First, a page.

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November 15, 2021

Lk 18: 35-43

As he approached Jericho, a blind man was sitting by the roadside begging. When he heard a crowd going by, he asked what was happening. They told him, “Jesus of Nazareth is passing by.” Then he shouted, “Jesus, Son of David, have mercy on me!” Those who were in front sternly ordered him to be quiet; but he shouted even more loudly, “Son of David, have mercy on me!” Jesus stood still and ordered the man to be brought to him; and when he came near, he asked him, “What do you want me to do for you?” He said, “Lord, let me see again.” Jesus said to him, “Receive your sight; your faith has saved you.” Immediately he regained his sight and followed him, glorifying God; and all the people, when they saw it, praised God.

New Revised Standard Version, copyright 1989, by the National Council of the Churches of Christ in the United States of America. Used by permission. All rights reserved. USCCB approved.

Asking Jesus for what we need

In today’s Gospel, Jesus asks the blind beggar what he needs. The beggar asks for sight. In today’s very noisy world, we often need help, insight, into knowing our real needs.

St. Ignatius urges us to converse with Jesus, as our friend, speaking with our hearts open and soft. These heartfelt colloquies help us to recognize our real needs and desires. Heartfelt prayer, as a loving dialogue, also requires us to listen in silence. Silent listening allows our hearts, and our minds, to recognize whisperings of the Holy Spirit. These divine whisperings help us acknowledge both our authentic needs, and God’s will for our lives. Aligning our wills with God’s will, we are enabled to follow Jesus more closely as our friend.

Today, take some time to imagine Jesus standing in front of you saying, “What do you want me to do for you?” What would you ask for?

 —Russ Long is a parishioner and participant in the After the Spiritual Exercises program at St. Peter Catholic Church in Charlotte, NC, the Jesuit parish in the Diocese of Charlotte.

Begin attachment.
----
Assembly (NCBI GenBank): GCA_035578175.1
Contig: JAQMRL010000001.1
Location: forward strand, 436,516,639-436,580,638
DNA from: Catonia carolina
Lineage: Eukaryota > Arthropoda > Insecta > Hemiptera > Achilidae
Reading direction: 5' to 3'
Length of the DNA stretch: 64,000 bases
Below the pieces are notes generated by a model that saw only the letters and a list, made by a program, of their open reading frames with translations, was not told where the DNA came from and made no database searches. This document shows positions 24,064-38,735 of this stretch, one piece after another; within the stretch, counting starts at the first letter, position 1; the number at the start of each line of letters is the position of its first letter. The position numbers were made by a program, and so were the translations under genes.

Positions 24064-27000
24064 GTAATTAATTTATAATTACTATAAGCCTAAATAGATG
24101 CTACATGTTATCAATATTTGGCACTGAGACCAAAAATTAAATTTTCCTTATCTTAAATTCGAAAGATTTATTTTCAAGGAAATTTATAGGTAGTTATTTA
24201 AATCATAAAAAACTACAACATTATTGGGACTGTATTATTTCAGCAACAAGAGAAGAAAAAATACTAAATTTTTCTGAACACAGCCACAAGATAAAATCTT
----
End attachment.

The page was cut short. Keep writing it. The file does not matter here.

Prayer

Eternal Word, only begotten Son of God,
Teach me true generosity.
Teach me to serve you as you deserve.
To give without counting the cost.
To fight heedless of wounds,
To labor without seeking rest,
To sacrifice myself without thought of any reward
Save the knowledge that I have done your will. Amen

—St. Ignatius of Loyola


Please share the Good Word with your friends!

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Ignatian spirituality reminds us that God pursues us in the routines of our home and work life, and in the hopes and fears of life's challenges. The founder of the Jesuits, Saint Ignatius of Loyola, created the Spiritual Exercises to deepen our relationship with Christ and to move our contemplation into service. May this prayer site anchor your day and strengthen your resolve to remember what truly matters.

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November 15, 2021

Lk 18: 35-43

As he approached Jericho, a blind man was sitting by the roadside begging. When he heard a crowd going by, he asked what was happening. They told him, “Jesus of Nazareth is passing by.” Then he shouted, “Jesus, Son of David, have mercy on me!” Those who were in front sternly ordered him to be quiet; but he shouted even more loudly, “Son of David, have mercy on me!” Jesus stood still and ordered the man to be brought to him; and when he came near, he asked him, “What do you want me to do for you?” He said, “Lord, let me see again.” Jesus said to him, “Receive your sight; your faith has saved you.” Immediately he regained his sight and followed him, glorifying God; and all the people, when they saw it, praised God.

New Revised Standard Version, copyright 1989, by the National Council of the Churches of Christ in the United States of America. Used by permission. All rights reserved. USCCB approved.

Asking Jesus for what we need

In today’s Gospel, Jesus asks the blind beggar what he needs. The beggar asks for sight. In today’s very noisy world, we often need help, insight, into knowing our real needs.

St. Ignatius urges us to converse with Jesus, as our friend, speaking with our hearts open and soft. These heartfelt colloquies help us to recognize our real needs and desires. Heartfelt prayer, as a loving dialogue, also requires us to listen in silence. Silent listening allows our hearts, and our minds, to recognize whisperings of the Holy Spirit. These divine whisperings help us acknowledge both our authentic needs, and God’s will for our lives. Aligning our wills with God’s will, we are enabled to follow Jesus more closely as our friend.

Today, take some time to imagine Jesus standing in front of you saying, “What do you want me to do for you?” What would you ask for?

 —Russ Long is a parishioner and participant in the After the Spiritual Exercises program at St. Peter Catholic Church in Charlotte, NC, the Jesuit parish in the Diocese of Charlotte.

 

 

Prayer

Eternal Word, only begotten Son of God,
Teach me true generosity.
Teach me to serve you as you deserve.
To give without counting the cost.
To fight heedless of wounds,
To labor without seeking rest,
To sacrifice myself without thought of any reward
Save the knowledge that I have done your will. Amen

—St. Ignatius of Loyola


Please share the Good Word with your friends!

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